Get some vitamin D

Since you likely aren’t spending as much time outside and there are fewer hours of daylight in the depths of winter, you might have lower levels of vitamin D, which can be associated with drops in mood. Make it a point to get some sunshine, even if it’s just a brisk walk outside. Talk to your doctor about whether taking vitamin D supplements could be right for you. 

5. Limit social media usage

They say comparison is the thief of joy, and social media certainly lends itself to many comparisons. Seeing posts of family gatherings or holiday parties may make you feel like you’re not doing enough to celebrate or exacerbate feelings of loneliness. And, it can be easy to forget that social media is a highlight reel—even if someone posts happy-looking photos, they could be feeling the holiday blues, too. If you compare yourself to others and feel lonely or less than when scrolling through Instagram or TikTok, you may want to cut back on social media use. You can choose to limit the amount of time you spend each day or take designated days of the week where you avoid it altogether.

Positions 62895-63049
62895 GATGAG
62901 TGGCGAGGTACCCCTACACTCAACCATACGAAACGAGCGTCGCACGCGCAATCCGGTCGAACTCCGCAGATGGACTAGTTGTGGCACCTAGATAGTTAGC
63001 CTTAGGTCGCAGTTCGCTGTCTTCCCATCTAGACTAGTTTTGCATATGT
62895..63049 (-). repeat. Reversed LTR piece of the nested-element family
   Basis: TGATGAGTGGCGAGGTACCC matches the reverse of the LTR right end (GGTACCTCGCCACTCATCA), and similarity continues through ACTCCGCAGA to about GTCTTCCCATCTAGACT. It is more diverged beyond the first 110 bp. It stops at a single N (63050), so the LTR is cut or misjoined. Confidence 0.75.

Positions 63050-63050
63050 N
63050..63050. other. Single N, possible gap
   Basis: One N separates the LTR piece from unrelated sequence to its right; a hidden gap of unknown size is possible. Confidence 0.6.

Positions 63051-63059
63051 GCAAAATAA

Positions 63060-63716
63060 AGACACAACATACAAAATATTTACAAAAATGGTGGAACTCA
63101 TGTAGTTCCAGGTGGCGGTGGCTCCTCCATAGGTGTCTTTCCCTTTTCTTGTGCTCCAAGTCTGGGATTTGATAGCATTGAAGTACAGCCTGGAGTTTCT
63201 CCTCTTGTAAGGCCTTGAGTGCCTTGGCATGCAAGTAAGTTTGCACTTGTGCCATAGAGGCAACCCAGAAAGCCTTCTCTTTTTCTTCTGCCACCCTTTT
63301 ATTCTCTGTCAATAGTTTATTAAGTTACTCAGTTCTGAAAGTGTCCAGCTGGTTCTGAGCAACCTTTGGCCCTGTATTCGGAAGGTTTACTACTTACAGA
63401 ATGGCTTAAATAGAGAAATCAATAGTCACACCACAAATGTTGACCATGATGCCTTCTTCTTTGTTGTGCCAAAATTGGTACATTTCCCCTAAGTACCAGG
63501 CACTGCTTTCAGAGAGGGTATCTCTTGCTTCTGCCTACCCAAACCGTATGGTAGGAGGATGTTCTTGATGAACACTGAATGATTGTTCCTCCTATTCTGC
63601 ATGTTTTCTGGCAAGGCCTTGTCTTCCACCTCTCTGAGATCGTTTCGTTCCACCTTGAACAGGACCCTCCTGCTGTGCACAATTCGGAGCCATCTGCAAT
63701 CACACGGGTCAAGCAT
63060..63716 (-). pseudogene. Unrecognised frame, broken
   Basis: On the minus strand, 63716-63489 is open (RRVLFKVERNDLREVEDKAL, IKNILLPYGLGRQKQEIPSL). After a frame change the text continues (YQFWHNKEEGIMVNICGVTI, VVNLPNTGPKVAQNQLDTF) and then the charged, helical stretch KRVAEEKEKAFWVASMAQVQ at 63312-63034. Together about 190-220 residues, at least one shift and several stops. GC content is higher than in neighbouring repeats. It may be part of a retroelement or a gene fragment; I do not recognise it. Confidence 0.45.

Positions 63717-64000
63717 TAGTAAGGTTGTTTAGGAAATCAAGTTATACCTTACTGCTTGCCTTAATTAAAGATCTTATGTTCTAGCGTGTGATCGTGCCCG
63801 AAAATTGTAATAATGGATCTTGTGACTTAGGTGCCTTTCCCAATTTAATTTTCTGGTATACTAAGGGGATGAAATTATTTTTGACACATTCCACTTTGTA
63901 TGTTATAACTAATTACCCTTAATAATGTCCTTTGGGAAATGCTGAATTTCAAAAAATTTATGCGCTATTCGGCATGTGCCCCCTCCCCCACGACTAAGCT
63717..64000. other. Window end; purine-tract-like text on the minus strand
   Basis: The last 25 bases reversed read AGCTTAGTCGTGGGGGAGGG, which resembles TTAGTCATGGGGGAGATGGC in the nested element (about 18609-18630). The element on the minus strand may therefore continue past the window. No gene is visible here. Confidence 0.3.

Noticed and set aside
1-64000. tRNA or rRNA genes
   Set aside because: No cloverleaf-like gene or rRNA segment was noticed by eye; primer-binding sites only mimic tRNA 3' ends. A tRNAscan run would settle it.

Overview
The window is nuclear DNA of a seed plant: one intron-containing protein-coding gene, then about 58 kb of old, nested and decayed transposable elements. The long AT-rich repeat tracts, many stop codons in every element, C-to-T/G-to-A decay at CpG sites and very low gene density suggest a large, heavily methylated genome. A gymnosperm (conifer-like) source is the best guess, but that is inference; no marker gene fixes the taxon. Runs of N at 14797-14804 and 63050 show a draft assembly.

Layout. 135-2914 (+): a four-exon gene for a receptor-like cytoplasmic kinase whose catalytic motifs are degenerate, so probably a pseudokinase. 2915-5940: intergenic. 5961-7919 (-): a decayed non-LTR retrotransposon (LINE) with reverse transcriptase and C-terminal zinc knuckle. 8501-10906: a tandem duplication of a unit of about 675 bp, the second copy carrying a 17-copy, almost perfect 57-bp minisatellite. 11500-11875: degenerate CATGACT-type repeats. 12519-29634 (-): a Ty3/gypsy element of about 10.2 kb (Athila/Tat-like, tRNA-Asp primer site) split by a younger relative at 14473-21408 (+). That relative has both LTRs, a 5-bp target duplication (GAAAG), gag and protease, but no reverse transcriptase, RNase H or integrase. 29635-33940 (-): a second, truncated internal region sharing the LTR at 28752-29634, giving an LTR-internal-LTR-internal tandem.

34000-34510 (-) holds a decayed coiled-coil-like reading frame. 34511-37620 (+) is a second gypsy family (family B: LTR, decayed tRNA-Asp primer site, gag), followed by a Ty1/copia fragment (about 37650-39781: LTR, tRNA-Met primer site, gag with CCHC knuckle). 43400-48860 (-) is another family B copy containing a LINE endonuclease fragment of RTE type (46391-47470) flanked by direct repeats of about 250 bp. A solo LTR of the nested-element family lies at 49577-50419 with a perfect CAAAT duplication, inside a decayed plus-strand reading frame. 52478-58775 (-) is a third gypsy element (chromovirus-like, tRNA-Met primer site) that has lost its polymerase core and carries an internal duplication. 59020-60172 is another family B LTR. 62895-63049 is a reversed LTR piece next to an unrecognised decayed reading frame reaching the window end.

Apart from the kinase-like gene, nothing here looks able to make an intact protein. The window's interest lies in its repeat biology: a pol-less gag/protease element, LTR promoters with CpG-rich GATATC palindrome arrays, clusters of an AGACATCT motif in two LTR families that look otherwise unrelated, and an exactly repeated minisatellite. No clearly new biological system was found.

6. Set healthy boundaries

It isn’t always easy, but setting clear boundaries and learning to say “no” are crucial skills to help your mental health this holiday season. You may feel pressure from people in your life to do things you don’t want to, but it’s important to honor your limits. This could look like only attending a gathering for a certain amount of time or skipping one altogether. Also, you can set boundaries on topics of conversation, like body talk, politics, or other parts of your personal life. 

7. Know when it’s more than just the holiday blues